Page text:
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Why Chinese Martial Arts Is Good
by Josh Griffin 3/17/03
Ever since I was young I had wanted to study kung fu. Like most kids, I
had seen kung fu/karate movies and was in awe--power and grace, calmness
and control in the center of the storm. Yet even then, before ever taking
a martial arts class I notice a distinct difference between karate and
kung fu. Karate was hard fast and always strong. Kung fu was somehow
softer, more flowing, yet at the same time emanating a near ethereal sense
of power, speed and grace. Sometimes they moved fast, other times slow,
changing speed and tempo with dizzying effects, contorting their bodies
into near impossible animal-like stances and postures, then exploding into
air in utter defiance of gravity.
At 15 I attempted to enroll in kung fu school, but my father would not
sign the year-long contract and I ended up studying a very
non-traditional, Americanized martial art which offered a monthly rate.
Now, 13 years later, I am finally studying Wing Chun kung fu and Tai
Chi--arts which I have fallen in love with. To engage in esoteric
arguments as to why one martial art is inherently better than another I
think a bit foolish. Is a car better than a boat? In the middle of the
ocean? Each art brings its own distinct advantages and disadvantages. I
have heard that serious Thai boxers are ferocious fighters at 20, yet have
crippled bodies at 40--not a bad trade if you are young Marine about to be
sent off to combat.
This being said, there are certain things that I look for in a martial
1) It should be available to the young and old. Whatever art I study now
at 28, I hope to be able to continue to practice when I am 58.
2) It should be a valid form of self-defense. This is after all the
3) Forms should be provided to allow the artist to continue to train,
improve, and maintain the level of conditioning attained while
attending the school. When I left my first martial arts school for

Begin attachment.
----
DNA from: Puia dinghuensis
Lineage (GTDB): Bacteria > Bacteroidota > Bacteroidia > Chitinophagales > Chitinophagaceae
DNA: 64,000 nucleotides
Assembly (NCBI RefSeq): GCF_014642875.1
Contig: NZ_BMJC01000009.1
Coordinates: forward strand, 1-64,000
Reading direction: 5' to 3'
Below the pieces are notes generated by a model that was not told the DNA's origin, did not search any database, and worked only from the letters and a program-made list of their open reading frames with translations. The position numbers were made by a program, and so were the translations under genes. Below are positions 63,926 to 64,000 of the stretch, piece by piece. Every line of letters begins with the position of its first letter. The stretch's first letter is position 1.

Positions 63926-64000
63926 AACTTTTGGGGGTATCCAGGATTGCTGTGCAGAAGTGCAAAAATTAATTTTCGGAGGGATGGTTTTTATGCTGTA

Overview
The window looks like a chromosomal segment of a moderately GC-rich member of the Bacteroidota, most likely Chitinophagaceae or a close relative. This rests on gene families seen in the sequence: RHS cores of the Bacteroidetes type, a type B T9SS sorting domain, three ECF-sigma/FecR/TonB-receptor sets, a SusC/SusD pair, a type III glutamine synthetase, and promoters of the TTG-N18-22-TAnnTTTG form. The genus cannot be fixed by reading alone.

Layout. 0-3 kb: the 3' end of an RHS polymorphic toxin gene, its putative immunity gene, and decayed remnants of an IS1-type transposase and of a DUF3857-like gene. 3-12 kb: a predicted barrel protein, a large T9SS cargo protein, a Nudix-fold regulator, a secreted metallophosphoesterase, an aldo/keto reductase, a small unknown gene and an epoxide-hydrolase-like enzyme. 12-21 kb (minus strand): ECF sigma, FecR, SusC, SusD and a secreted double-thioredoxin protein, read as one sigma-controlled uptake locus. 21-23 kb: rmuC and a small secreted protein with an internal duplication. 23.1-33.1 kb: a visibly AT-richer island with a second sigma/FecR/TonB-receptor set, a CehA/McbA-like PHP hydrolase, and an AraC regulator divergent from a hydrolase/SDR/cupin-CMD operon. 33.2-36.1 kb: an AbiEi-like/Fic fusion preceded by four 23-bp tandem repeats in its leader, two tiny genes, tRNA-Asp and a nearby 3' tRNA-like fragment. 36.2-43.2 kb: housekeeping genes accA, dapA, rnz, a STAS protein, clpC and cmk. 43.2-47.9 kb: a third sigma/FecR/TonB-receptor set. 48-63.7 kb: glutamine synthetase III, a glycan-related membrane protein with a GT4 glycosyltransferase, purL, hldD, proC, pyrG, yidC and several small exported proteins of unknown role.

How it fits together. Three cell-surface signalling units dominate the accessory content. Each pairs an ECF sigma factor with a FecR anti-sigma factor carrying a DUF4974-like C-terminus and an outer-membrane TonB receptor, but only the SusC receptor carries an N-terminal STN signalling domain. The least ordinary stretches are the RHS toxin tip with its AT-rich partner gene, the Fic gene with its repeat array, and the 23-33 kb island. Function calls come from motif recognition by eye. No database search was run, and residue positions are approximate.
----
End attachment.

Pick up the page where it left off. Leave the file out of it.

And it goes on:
college I had no forms to practice and quickly lost interest in doing
a 100 punches and kicks every night before going to bed. Years later,
when I took up kung fu, I was very dismayed and surprised to realize
that all the conditioning and flexibility that I had once sweated and
suffered for was completely gone. Had I been practicing tai chi since
then, I am sure I could have started where I had left off.
4) The art should provide ways of healing and conditioning the body,
strengthening the joints and stabilizer muscles to prevent injury.
My office mate takes Tae Kwon Do and recently went through a painful
knee surgery. She found out later that over half her class had had
knee surgeries resulting from injuries obtained at her school. It is
my opinion that this is the result of encouraging an improperly
conditioned body to prematurely attempt advanced moves.
5) The art should include a combative component that is random in nature,
like sparring. The closer we can train to a real fight the better we
will fair in the advent of one. The benefits from such training is
twofold: a) such training provides a threshing ground to sift through
what is practical for a fight, and what is better left for
demonstrations and exhibitions, and b) you'll get hit. I believe it is
good to every once in awhile to take a solid hit to the body.
Quickly recovering from a punishing blow can be the difference between
winning and losing in real life--something I learned the hard way.
6) The act of learning the art should build character at the same time.
I believe a good martial art school should instill into its students
humility, perseverance, gentleness, respect, confidence, loyalty and
In closing, I think that in Wing Chun and Tai chi I have found all of the
above. Wing Chun is a fierce combative art made renown in China by the
number of fighting matches won by its practitioners--in a sense, tried by
fire. A no-nonsense fighting style, every move in Wing Chun is dedicated
to quickly and effectively defeating ones opponent. Sensitivity drills
like Chi-Sao help to transform the arms in legs into veritable whiskers
giving the veteran practitioner the ability ``feel'' an attack develop.
Such drills refine the reflexes and greatly diminish response
time--something that is crucial for close-in fighting. The nature of the
stance allows the delivery of powerful blows with little if any wind up.
Tai Chi (though I have heard a devastating art in its own rights) is for
me a healing, meditative art. Something I can do to relax and center
myself. At my first class I was shocked and disturbed by the number of
seemingly simple movements and stances that my body, through lack of use,
had become incapable of. I have seen nothing that can compare to it. It
is beauty grace and power rolled into one. Since starting I have found my
balance, timing, flexibility and joint strength greatly improved. I am no
longer dependent on a gym or pool for exercise. My only regret is that I
did not started training earlier.